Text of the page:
And really, it doesn’t even need those two.

I do not regret my experience. I do like my host family. I like the women I work with and I’ve had the occasional moment where I felt like I was making a difference in some small way. And I loved that I was here long enough to, if not become a full fledged member of the community, as a welcome guest in their lives.
But I chose to do this project because: a.) I wanted to live with a host family. b.) I wanted a home base where I could c.) feel useful while taking a break from traveling. I got A & B out of my experience and I occasionally got C as well. But if I had come here because I wanted to make a difference? If I came here expecting a full day’s work? If I had come here expecting some assemblance of structure? I guess I was just too jaded to begin with to expect that, but I understand why so many volunteers are unhappy with their project.

If you want to volunteer in India, I would not recommend going through a volunteer program. Just show up. Every major tourist center, where you would inevitably go anyway (e.g., Dharmasala) advertises for volunteers. Or contact an NGO directly and apply for an internship. Skip the two largely useless middle men who are all taking a chunk of change for doing very little and go directly to the source.

It’s easier, going through a program, and less scary. And in a lot of ways it helped me. Signing up for this program meant that I could board a plane with no real expectation or plans regarding India, which is exactly how you need to approach this country. Expectations and plans have no place here.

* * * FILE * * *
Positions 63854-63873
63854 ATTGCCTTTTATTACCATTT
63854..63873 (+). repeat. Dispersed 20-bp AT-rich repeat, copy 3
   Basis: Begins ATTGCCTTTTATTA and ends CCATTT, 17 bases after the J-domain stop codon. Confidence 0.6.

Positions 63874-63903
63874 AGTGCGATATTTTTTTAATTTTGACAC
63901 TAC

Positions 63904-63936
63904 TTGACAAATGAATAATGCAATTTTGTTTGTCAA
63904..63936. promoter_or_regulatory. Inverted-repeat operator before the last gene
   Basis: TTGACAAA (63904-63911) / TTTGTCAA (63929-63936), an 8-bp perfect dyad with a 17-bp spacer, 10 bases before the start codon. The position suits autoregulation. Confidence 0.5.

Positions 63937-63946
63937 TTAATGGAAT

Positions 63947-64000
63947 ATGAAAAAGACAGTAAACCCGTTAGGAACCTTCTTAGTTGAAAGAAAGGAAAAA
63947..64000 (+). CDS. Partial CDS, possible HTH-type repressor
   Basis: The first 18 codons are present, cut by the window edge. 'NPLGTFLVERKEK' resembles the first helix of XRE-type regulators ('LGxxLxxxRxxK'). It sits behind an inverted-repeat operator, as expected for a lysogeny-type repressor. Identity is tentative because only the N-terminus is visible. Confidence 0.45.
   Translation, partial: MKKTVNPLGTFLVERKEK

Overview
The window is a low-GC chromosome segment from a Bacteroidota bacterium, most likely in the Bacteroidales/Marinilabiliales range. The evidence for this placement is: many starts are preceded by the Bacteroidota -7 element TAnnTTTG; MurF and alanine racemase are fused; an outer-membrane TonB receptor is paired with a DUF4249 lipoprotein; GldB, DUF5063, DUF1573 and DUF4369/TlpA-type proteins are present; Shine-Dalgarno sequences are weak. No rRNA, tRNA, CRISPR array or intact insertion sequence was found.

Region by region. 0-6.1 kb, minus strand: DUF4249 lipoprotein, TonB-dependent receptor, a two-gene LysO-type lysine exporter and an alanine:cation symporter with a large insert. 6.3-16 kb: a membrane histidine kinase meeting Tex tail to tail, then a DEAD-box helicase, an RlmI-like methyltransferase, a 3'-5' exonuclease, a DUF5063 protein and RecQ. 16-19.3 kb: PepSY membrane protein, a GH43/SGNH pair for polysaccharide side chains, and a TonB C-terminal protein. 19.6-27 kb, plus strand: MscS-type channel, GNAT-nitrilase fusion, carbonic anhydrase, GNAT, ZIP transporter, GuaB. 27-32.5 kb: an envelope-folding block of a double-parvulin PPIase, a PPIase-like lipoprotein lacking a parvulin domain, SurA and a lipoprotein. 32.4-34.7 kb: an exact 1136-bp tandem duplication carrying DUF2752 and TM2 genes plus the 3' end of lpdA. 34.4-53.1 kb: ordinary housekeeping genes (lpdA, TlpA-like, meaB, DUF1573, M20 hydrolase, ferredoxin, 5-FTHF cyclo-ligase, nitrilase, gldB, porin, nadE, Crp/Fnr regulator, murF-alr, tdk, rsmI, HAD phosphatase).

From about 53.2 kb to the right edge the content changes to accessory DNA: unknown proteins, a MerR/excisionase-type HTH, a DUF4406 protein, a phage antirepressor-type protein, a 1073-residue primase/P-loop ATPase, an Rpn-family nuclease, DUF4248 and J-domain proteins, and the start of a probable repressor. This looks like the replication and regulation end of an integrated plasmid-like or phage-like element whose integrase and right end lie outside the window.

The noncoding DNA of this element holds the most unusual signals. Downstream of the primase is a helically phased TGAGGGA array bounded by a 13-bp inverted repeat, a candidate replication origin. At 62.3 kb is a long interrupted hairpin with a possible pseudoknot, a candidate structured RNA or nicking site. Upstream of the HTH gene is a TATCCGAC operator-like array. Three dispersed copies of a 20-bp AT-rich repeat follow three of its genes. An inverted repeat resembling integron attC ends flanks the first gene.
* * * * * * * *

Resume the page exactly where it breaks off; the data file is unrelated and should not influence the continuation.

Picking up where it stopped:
But, in hindsight (which is, of course, always 20/20), this was an inefficient use of funds and time on my part. Note that I did not say it was a waste. It wasn’t, but I could have used that money and time more efficiently and would advise anyone wanting to do something similar to explore other options throughly first.


1 He also gave both of these volunteers an hour’s notice to pack their bags and move out. And he gave Mamta maybe fifteen minutes notice that another volunteer was coming – and Mamta was in Delhi for the day, so I came back from the internet cafe where I was writing this very entry to meet her. No wonder volunteers get stressed and unhappy when they’re jerked around like this.

2 Despite the fact that in orientation they said to contact the coordinator if we were sick, I was reluctant to discuss anything medical with them because of an incident that happened my first day there. I was sitting in the room with the Director and a dozen volunteers when the coordinator called and told the Director that one of the girls was pregnant. The Director then proceeded to tell all of us that there was a pregnant girl named [Name]. I thought this was hugely inappropriate and subsequently didn’t want to tell the coordinator that I was sick.

3 The $200 – $300 advertised cost for the orientation week is also highway robbery. I don’t know how they get away with charging that much for what the other volunteers have told me they got out of it, especially the $100 for the Taj trip that doesn’t even include the entry to the Taj. That means that you’re paying $100 for a taxi that would otherwise cost you closer to $60 if it was just you in the car. There’s usually a lot more people on that trip, where is all that money going?